One of my friends was a victim of acquaintance rape, and another was abused by her husband. I came to the conclusion that it was better to never love than to be in any of those situations. Besides, I was too busy with work, writing, and other activities to have a relationship.

Then, after a two-year correspondence, Bill sent me a letter, asking me to marry him. My life changed, and I realized that not all men are bad. I felt lucky to have found such a catch, and he felt the same way about me. Despite the two strokes that confined him to a wheelchair, we had seven happy years together.

Now, he’s been gone five years. Am I in another relationship? No, I never will be. Am I lonely? No, I have my writing and other activities to keep me occupied and the support of family and friends. Unlike food, shelter, clothing, and medicine, relationships are not something humans need to survive.

What do you think about loneliness? Have you ever felt lonely? You can learn more about me and Bill in My Ideal Partner.

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Author Abbie Johnson Taylor

We Shall Overcome

How to Build a Better Mousetrap: Recollections and Reflections of a Family Caregiver

That’s Life: New and Selected Poems

My Ideal Partner: How I Met, Married, and Cared for the Man I Loved Despite Debilitating Odds

Click to hear an audio trailer.

Like me on Facebook.

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Thursday Book Feature: Any Day Now by Robyn Carr

Any Day Now

By Robyn Carr

Copyright 2017.

This is the sequel to What We Find, which I reviewed here recently. Sierra, a recovering alcoholic looking for a new start, moves to Sullivan’s Crossing, a campground in the Colorado mountains, to be near her brother Cal, a lawyer who is in the process of making an old barn into a home for his new family. She finds a job and Alcoholics Anonymous sponsor, makes friends, and becomes romantically involved with Connie, a fireman with his own emotional baggage. Then, her troubled past comes back to haunt her. Other characters have their own romantic experiences. The book has a satisfactory ending.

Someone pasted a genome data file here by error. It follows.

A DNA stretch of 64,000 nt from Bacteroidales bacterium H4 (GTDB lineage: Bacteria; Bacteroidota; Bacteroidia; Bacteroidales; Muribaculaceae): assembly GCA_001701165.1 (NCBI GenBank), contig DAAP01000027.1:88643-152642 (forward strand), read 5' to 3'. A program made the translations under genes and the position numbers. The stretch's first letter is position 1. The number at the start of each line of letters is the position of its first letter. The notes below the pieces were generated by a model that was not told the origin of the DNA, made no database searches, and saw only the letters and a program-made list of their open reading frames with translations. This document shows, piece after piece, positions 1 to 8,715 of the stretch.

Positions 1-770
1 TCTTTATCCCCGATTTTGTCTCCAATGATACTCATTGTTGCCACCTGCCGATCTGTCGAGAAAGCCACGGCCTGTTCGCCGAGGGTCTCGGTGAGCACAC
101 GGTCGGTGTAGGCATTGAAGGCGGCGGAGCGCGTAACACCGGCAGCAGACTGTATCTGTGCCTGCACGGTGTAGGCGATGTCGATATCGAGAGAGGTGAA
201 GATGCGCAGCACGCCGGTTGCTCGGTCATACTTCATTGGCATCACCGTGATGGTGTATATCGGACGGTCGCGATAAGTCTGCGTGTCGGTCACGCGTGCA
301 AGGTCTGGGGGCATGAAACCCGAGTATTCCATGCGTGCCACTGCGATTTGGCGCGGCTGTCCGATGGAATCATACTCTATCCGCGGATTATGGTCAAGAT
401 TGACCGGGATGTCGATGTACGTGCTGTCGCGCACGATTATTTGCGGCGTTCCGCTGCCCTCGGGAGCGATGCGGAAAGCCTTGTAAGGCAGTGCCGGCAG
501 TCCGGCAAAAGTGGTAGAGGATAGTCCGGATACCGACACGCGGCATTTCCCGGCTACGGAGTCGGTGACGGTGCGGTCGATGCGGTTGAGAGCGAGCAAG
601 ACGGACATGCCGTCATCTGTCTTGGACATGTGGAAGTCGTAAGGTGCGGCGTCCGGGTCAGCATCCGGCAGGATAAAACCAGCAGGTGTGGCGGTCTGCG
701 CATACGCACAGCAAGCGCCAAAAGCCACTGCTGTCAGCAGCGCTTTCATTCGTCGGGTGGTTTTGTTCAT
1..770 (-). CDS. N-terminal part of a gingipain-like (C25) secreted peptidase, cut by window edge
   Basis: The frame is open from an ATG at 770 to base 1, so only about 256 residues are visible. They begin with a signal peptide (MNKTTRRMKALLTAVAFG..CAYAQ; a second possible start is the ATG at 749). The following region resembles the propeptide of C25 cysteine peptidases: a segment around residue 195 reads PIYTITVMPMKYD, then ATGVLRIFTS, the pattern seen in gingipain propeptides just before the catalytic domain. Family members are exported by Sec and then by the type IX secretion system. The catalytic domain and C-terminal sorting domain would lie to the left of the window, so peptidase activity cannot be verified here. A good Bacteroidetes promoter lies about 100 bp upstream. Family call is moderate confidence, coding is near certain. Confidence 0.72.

Since my late husband Bill grew up in Colorado, I enjoyed reading a book set in an area with which I’m somewhat familiar. It was a great way to escape to the Colorado mountains without leaving my recliner. I also liked the fact that it’s not necessary to have read What We Find first, since plots from the previous book are briefly summarized throughout this book.

I can also appreciate the message Robyn Carr delivers in this book about rape. I’ve never been a victim of such a crime, but I know someone who has. I recommend this book especially to anyone in this situation in the hope they might gain insight from Sierra’s fictional story of survival.

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Author Abbie Johnson Taylor

We Shall Overcome

How to Build a Better Mousetrap: Recollections and Reflections of a Family Caregiver

That’s Life: New and Selected Poems

My Ideal Partner: How I Met, Married, and Cared for the Man I Loved Despite Debilitating Odds

Click to hear an audio trailer.

Like me on Facebook.